1

To create a USB stick from which you can install Ubuntu, you must first download Ubuntu and then follow http://www.ubuntu.com/download/desktop/create-a-usb-stick-on-ubuntu.

Why can't we download the http://releases.ubuntu.com/14.04/ubuntu-14.04.2-desktop-amd64.iso to a flash drive, and that's all, and use it for installation?

What does "create a bootable USB stick on Ubuntu" actually do?

Thanks.

  • It doesn't need to be done on Ubuntu, there are tools for Windows as well (and OSX too, I think). – muru Mar 8 '15 at 21:08
  • Related: askubuntu.com/a/512065/158442 – muru Mar 8 '15 at 21:11
3

Actually, you can: recent Ubuntu ISO images are "hybrid" and meant to be both writable to CD media or directly to a CD. Read here:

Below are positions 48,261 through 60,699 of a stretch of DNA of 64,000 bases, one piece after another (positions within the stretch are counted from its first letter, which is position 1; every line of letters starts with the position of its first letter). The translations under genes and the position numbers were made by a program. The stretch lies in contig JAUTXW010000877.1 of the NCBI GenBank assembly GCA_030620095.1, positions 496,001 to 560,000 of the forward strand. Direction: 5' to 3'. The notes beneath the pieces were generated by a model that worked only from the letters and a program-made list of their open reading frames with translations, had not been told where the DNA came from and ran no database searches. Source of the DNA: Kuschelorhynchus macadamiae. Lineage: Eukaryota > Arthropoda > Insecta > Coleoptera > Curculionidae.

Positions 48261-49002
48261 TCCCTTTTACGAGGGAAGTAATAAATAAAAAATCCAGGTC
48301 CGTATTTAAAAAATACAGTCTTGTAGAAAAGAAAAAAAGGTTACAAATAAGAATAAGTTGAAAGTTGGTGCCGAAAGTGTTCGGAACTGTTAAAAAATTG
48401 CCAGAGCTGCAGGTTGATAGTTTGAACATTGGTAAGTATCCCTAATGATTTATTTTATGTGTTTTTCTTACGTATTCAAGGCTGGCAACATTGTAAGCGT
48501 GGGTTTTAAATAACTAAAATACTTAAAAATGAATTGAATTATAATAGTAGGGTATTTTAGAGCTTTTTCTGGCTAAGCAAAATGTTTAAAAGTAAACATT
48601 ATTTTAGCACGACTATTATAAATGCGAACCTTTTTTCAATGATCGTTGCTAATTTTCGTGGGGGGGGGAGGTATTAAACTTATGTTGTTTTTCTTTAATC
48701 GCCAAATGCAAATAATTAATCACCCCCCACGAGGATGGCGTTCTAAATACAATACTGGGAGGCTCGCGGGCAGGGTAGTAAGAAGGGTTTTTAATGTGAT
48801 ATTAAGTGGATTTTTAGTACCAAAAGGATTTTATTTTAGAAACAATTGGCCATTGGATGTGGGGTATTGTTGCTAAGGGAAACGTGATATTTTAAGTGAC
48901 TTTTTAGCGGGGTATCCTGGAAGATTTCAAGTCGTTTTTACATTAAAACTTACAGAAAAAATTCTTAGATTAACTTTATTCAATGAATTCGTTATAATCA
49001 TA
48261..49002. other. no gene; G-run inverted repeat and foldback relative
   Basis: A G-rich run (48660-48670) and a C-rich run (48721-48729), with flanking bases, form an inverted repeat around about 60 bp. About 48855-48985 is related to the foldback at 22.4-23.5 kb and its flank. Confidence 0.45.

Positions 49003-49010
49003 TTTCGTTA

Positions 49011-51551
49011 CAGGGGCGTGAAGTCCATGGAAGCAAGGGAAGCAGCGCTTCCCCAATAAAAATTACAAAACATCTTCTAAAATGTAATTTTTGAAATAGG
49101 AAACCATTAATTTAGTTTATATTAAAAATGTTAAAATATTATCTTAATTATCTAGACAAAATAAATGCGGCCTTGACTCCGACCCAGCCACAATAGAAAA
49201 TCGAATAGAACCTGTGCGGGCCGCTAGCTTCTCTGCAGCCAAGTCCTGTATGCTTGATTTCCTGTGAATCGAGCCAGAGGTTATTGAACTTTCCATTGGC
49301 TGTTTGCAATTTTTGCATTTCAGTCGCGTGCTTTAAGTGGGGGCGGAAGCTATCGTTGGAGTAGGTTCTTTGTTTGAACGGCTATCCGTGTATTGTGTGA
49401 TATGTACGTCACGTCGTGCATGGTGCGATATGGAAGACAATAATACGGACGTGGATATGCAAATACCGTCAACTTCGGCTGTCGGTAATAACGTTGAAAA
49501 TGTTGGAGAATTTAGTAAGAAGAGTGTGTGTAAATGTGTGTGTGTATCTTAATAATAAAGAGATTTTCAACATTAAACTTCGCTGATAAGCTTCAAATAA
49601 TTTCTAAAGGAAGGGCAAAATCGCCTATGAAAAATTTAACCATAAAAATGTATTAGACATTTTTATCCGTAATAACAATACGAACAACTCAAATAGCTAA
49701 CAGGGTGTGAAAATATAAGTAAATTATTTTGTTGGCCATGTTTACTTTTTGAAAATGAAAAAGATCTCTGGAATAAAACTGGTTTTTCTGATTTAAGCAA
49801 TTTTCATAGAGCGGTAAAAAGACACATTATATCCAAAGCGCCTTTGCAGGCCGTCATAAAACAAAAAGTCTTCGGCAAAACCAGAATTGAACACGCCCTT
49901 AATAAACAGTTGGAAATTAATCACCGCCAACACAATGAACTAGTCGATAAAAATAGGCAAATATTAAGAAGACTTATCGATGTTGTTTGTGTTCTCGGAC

https://superuser.com/questions/683210/how-do-i-determine-if-an-iso-is-a-hybrid

If your host operating system is unable to write a raw image to the USB stick without mangling it (I know Ubuntu can do it, using the "dd" command, but I'm unaware if Windows or OS X can) then you need to use a USB creation tool which copies the files from the ISO in a different way and then prepares the stick to be generically bootable.

FWIW, I usually just sudo dd if=ubuntu-image.iso of=/dev/sdb (where /dev/sdb is the device for the USB stick) and the resulting stick boots fine.

2

Ah: some computer archaeology: You need to "create a bootable USB stick" to create the bootable MBR/GPT sectors on your USB stick. Otherwise all of the information would be available on the stick, but the BIOS wouldn't know where to look for it...

BIOS is actually extremely dumb and dates back to the CP/M area where "booting" was: read track 0 and track 1 and show a prompt. Booting took all of 1 second on a floppy drive...

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